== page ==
There was a bit of a pace mismatch with the group and at 7am (5 hours into our climb) we were only at 11,700 ft. One person said he wasn’t feeling it, the wind was getting to him, and decided he wanted to go down. His buddy would join him. Meanwhile I felt really strong and geared up for a summit after three foiled summit attempts (Green Butte, Round Top and Lassen) this season so I asked if they would be comfortable waiting while I finished the climb on my own.
This next section I would do was referred to as looking like a wall of snow by one trip report. Better yet there was a nasty swirling of snow at the top of its crest. Amped up and on my own I headed towards the base and began climbing.
At 3/4 of the way up the wind had picked up to at least a constant 30 mph picking up snow from the crest to create a river of ice pellets flowing down the center. If I stuck my hand against the slope snow would cover 1-2 inches of it in a second. Condensation was fogging up my sunglasses and the wind froze them over with a layer of ice blurring my sight so I couldn’t make out any details. Taking them off meant stinging ice in my eyes when looking upwards at all for navigation. My breath on the buff over my face also caused it to start freezing and caking with snow particles making it difficult to breath. Feeling part suffocated and part blind I started to reconsider this going solo choice a little. Meanwhile, moving around was risky because I was on a 45+ degree slope with deep snow that didn’t provide as much friction for my axe. As a result, finding some way to get visibility and maneuver to a place I could reconfigure myself took about 20 minutes, but felt like forever.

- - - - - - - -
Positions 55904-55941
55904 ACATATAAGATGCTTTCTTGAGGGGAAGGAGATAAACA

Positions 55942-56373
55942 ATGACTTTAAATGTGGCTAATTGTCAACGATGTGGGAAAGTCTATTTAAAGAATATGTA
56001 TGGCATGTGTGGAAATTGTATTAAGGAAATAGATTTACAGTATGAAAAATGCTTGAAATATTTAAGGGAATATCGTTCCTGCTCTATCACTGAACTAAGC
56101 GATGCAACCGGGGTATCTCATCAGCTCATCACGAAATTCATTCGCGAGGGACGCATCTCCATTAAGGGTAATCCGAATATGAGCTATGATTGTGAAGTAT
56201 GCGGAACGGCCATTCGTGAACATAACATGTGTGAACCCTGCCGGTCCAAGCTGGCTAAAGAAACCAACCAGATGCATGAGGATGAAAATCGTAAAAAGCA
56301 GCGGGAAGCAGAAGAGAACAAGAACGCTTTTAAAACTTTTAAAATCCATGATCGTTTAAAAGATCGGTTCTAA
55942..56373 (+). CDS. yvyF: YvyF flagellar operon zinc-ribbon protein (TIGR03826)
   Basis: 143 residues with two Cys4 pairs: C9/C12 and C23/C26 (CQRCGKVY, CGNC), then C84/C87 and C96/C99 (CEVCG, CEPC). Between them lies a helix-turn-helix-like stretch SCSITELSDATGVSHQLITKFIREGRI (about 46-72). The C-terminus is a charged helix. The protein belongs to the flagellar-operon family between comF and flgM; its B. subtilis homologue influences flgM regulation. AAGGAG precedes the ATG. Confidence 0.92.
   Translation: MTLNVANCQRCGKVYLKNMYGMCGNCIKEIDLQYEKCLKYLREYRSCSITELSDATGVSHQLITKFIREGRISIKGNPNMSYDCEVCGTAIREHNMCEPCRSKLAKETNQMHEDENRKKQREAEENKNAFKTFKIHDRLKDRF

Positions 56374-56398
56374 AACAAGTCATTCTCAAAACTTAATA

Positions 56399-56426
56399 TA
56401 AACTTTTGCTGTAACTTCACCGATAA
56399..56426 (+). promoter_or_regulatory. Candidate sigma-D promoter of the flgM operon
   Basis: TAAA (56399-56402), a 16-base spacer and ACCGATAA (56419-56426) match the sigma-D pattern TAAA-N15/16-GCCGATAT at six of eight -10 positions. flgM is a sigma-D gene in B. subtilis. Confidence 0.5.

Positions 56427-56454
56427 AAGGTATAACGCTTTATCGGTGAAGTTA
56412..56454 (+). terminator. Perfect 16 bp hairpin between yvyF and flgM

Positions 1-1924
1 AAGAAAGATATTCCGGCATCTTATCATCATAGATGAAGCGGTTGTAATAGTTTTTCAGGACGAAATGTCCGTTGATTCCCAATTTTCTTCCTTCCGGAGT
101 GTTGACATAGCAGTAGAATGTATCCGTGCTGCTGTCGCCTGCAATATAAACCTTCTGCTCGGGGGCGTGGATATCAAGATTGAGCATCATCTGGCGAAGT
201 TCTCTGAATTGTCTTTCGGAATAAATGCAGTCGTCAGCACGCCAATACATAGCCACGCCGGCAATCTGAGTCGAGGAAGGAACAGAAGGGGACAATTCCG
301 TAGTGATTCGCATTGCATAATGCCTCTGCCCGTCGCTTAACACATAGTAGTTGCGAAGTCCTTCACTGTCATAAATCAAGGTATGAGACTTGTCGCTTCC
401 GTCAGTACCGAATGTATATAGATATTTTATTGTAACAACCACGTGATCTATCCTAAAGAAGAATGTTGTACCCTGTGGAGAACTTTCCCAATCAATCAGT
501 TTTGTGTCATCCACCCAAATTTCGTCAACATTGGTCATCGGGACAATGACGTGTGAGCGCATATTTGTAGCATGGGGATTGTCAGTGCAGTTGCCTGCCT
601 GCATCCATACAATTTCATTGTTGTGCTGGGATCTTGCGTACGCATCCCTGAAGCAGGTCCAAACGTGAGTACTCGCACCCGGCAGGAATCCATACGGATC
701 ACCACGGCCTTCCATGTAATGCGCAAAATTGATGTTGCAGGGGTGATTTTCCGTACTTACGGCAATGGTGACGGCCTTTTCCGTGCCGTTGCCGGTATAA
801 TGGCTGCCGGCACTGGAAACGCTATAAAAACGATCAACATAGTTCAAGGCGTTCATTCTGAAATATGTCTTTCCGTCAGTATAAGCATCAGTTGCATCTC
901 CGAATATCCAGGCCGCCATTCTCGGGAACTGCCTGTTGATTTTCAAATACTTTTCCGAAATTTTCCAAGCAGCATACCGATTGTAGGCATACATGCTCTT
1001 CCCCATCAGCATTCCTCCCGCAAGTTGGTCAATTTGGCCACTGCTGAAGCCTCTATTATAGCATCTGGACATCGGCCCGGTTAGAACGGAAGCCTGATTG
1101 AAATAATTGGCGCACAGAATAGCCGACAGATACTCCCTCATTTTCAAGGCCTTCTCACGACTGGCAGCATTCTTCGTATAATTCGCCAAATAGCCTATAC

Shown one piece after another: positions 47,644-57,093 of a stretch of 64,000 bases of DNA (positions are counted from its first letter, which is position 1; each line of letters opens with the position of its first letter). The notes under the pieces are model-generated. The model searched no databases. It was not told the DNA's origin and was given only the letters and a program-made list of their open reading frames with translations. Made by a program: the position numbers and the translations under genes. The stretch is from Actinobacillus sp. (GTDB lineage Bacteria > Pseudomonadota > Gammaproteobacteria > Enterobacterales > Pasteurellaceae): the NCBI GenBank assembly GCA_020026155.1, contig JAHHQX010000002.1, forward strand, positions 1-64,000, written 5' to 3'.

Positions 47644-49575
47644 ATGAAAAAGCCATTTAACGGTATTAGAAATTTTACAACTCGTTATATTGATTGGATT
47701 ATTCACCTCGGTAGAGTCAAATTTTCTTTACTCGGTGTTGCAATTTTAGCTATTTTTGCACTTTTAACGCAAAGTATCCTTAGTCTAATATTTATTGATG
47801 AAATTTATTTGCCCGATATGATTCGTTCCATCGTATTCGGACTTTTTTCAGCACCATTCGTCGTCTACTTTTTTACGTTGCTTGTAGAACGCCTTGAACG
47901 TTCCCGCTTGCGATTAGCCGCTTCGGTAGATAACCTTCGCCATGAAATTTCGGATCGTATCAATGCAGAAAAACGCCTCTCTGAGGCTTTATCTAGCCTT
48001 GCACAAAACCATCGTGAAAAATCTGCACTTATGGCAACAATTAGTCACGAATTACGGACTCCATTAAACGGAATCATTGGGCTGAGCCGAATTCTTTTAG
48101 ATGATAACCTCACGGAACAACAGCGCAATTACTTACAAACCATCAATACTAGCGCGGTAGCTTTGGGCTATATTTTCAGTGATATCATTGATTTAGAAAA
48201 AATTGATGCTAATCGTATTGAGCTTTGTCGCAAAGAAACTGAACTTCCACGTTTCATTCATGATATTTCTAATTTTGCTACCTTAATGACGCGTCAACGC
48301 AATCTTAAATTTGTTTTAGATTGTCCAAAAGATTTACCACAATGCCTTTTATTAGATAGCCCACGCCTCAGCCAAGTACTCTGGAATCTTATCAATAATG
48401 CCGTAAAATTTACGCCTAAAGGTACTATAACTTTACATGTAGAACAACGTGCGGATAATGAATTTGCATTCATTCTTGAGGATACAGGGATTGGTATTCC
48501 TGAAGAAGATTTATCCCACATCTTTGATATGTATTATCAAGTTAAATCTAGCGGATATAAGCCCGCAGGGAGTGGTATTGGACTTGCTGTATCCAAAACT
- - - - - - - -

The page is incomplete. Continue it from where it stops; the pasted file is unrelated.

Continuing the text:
Close against a rock down from the crest I was able to rub the ice free, reconfigure my buff so a new section was over my mouth and get things situated so my glasses didn’t fog up. (I’m definitely bringing ski goggles next time.) I pushed for the crest, got over it to less steep terrain and was free of the tiresome fight.
I didn’t want to push my luck after this since I was solo and abandoned Casaval Ridge in favor of a traverse left up the West Face closest to Casaval Ridge. At 9:15am I made it on the ridge at 13,210 ft.
After a windy traverse over to Misery Hill it again lived up to its name and I started feeling nauseous. I was moving slowly and got to the top (13,780 ft) at 10am. A slight headache started here, but it was not as intense as last year nor did I feel dizzy like last year. However, it was a painful slog to the top of the summit. Everyone walking toward it slowly like drunken cowboys or zombies craving altitude.
I attribute my better handling of altitude to my aerobic training and I drank + ate a lot more than last year on the climb (2L instead of 1L). I made summit around 11am and then started down. From the top of the West Face I joyfully glissaded a whole 3500 ft in about half an hour. It took me a little bit to climb back up to Casaval Ridge and then find my camp since a cloud had fallen on this part of the ridge. However, I got back to camp quickly at 1:30pm and we were back at the trailhead by 4pm.
You can see the route was in good condition with all the snow. Check out my photos on Flickr if you want to see more pictures.